|by Winslow Myers|
If we had a nickel for everyone who has muttered some variation on "I worry about Donald Trump's finger on the nuclear button," we could finance an anti-Trump Super-PAC.
Obviously the temperament of the leader of any nuclear nation matters deeply. But there will be moments when it matters not whether the leader is sober and restrained, because the action will be elsewhere, further down the chain of military command and control.
Thousands of military personnel around the world have access to nuclear weapons. We are told that battlefield commanders of the Pakistani army deployed in Kashmir are free to unleash their tactical nukes without the command and control of their political leaders.
One of the lesser-known pivotal moments of the Cuban Missile Crisis occurred on a Soviet submarine deep beneath the Atlantic. From an article in the Guardian, October 2012: "In late October, 1962, during the Cuban missile crisis, the decision to sidestep WWIII was taken, not in the Kremlin or the White House, but in the control room of a Soviet submarine under attack by the US fleet.
The submarine's batteries were failing, air conditioning was crippled, communication with Moscow was impossible, and Savitsky, the captain of the ship, was convinced that WWIII had already broken out. He ordered the B-59's ten kiloton nuclear torpedo to be prepared for firing against the USS Randolf, the giant aircraft carrier leading the task force. The launch of the B-59's torpedo (2/3 the power of Hiroshima) required the consent of all three senior officers aboard.
Vasili Arkhipov, one of the three, was alone in refusing permission. It is certain that Arkhipov's reputation was a key factor in the control room debate. The previous year the young officer, son of peasant farmers near Moscow, had exposed himself to severe radiation in order to save K-19, a submarine with an overheating reactor.
That radiation dose eventually contributed to his death in 1998. What saved us was not only Arkhipov's clear-headedness under great stress, but the established procedures of the Soviet navy, which were respected by the officers aboard the B-59."
How bizarre, this barely, rarely acknowledged truth: we all owe our lives to one ethical Russian man, a man already sick unto death with nuclear radiation.
In 1940, speaking of the Nazis and Mussolini, the poet Wallace Stevens wrote of the "absence of any authority except force." Held up against Trump's simplistic and bullying bombast, how refreshing are the outspoken convictions of the late Muhammed Ali, a Muslim, who refused to go to Vietnam and kill people with whom he had no quarrel.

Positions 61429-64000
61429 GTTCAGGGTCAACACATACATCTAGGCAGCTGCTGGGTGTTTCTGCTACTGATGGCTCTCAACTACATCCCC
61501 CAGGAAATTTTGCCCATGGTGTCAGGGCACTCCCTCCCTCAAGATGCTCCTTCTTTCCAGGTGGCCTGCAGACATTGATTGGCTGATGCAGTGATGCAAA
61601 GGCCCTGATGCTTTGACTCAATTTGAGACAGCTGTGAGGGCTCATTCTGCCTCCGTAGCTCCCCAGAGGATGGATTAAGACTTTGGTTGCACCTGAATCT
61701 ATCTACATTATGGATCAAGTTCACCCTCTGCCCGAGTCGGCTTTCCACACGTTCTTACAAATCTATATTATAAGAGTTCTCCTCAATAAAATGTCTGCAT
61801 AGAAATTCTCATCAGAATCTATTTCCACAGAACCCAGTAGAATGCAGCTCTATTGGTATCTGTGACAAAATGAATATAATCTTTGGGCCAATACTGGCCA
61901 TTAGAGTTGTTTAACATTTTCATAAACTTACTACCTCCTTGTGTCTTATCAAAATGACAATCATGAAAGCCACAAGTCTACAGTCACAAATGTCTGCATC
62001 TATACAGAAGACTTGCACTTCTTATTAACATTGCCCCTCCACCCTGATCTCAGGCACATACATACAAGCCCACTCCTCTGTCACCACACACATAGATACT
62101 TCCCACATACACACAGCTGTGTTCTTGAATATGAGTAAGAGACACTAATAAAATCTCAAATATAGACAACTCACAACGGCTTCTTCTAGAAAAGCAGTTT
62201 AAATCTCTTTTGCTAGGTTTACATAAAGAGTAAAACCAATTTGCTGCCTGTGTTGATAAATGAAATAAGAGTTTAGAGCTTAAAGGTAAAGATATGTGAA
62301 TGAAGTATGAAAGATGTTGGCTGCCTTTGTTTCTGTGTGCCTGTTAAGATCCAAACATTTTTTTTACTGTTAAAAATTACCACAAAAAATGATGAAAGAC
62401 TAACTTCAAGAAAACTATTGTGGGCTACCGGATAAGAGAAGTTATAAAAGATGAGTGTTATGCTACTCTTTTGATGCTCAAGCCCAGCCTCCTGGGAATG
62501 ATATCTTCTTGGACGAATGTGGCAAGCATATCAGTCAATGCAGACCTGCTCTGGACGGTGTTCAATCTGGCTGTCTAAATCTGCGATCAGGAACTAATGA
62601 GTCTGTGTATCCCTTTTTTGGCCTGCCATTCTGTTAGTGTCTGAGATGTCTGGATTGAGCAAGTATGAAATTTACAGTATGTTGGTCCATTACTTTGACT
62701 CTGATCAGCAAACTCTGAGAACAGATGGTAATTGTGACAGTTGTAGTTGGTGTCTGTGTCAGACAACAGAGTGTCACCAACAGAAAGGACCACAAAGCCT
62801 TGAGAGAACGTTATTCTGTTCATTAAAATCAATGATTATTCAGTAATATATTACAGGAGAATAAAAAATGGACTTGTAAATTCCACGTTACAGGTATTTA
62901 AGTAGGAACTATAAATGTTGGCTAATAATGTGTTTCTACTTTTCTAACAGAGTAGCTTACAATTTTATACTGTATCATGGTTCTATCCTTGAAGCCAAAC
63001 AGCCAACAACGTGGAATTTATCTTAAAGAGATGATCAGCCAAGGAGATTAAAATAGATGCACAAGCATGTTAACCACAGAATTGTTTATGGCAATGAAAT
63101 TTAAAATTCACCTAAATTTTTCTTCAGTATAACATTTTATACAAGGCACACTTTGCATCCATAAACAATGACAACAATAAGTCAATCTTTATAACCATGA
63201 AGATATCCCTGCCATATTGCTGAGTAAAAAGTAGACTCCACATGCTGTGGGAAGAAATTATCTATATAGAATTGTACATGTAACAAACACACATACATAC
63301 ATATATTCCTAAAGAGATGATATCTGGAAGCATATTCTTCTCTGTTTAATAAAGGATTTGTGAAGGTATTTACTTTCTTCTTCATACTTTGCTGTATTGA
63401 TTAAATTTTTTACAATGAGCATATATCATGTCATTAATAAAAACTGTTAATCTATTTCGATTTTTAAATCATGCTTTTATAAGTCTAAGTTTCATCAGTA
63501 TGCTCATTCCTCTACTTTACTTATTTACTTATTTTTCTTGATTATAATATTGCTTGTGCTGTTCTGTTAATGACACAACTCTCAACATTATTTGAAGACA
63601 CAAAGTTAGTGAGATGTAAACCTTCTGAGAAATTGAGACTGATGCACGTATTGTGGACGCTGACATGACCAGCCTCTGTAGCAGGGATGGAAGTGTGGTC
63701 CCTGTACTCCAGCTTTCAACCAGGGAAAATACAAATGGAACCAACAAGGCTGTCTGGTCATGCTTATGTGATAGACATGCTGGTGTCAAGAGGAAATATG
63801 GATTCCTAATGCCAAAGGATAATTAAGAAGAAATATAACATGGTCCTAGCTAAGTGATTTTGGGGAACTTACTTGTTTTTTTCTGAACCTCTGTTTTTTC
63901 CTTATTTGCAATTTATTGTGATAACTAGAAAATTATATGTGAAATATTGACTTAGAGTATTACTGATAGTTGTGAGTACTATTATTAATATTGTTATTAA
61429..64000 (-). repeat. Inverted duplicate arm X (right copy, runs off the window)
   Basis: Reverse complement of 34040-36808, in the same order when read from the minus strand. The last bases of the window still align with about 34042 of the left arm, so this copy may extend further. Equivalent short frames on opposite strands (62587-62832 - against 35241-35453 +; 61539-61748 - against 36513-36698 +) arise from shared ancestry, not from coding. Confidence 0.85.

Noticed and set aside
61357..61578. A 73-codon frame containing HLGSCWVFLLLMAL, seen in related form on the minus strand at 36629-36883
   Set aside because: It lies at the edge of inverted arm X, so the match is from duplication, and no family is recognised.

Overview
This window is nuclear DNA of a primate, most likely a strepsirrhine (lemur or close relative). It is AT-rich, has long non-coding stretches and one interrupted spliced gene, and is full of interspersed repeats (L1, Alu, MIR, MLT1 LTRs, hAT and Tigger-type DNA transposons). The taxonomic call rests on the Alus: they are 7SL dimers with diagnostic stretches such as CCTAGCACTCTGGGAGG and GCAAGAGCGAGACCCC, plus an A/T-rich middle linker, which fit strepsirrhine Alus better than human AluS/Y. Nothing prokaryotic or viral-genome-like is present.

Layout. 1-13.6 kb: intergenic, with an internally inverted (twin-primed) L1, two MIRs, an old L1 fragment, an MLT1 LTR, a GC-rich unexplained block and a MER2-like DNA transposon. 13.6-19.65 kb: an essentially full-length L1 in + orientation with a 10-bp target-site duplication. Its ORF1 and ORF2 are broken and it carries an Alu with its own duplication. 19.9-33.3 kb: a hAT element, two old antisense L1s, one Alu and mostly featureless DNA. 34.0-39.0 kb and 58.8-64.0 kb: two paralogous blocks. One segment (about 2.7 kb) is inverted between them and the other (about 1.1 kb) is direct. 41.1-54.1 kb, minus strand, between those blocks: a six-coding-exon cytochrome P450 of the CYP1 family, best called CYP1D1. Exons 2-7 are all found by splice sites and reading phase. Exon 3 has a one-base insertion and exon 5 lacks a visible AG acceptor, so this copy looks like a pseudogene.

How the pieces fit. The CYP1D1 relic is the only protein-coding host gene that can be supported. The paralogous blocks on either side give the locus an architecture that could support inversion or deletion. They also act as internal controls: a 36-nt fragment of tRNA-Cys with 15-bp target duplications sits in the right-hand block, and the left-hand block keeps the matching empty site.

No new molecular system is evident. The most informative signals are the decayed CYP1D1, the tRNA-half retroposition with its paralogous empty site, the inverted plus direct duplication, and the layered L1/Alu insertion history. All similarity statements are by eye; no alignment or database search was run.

Too many of us prefer the comforting lie that soldiers in Vietnam died for our freedom. Has not the absence of any authority except force, with a few quiet intervals, been a constant ever since?
The most frightening element in our present world situation is not only that nuclear weapons could slip out of the control of national leaders, but also that there is no non-military endgame in sight for many contemporary conflicts.
Terrorists multiply faster than we can kill them with our drones—indeed, because we kill them and their friends and families. The United States especially seems to know only the endless use of overwhelming force, actual or potential.
The two major candidates for president, sadly, share this empty lack of vision, one dangerously habituated to military options, the other dangerously inexperienced in their use. There is no vision of other, better ways to stabilize an unstable planet, such as increased humanitarian aid, adherence to international law, and non-violent processes of mediation and reconciliation.
We are a young, great, and dynamic nation, made so by the genius of our Constitution and our Bill of Rights.
Our original sin, still not fully confronted and repented, is our treatment of Native Americans and African slaves.
Our contemporary temptations have been materialism and militarism.
But our future includes the inevitable end of exceptionalism. While we may persist with our nativist pride in our freedom and prosperity, the philosopher Teilhard de Chardin got it right: "The age of nations is past. The task before us now, if we would not perish, is to build the earth." The three greatest challenges we face are global in scope and require global cooperation: climate, food, and nuclear weapons. We're all in this together.
That "common sense" is lacking among the nuclear powers. Instead, they are playing a game of chicken that accelerates toward the purest folly. However effectively Mr. Obama represented us in his visit to Hiroshima, there was a haunting distance between his rhetoric and the obscenely expensive renewal of our nuclear arsenal that our government is planning.
No matter whom we choose to allow access to the nuclear button, before America can "become great again," we need national repentance and reflection. Perhaps this will yield a new vision of our commonality and interdependence with all peoples.
If we can grow into that understanding, we will no longer need anyone's finger on the nuclear button.
- Winslow Myers, syndicated by PeaceVoice, is the author of Living Beyond War: A Citizen's Guide and serves on the Advisory Board of the War Preventive Initiative.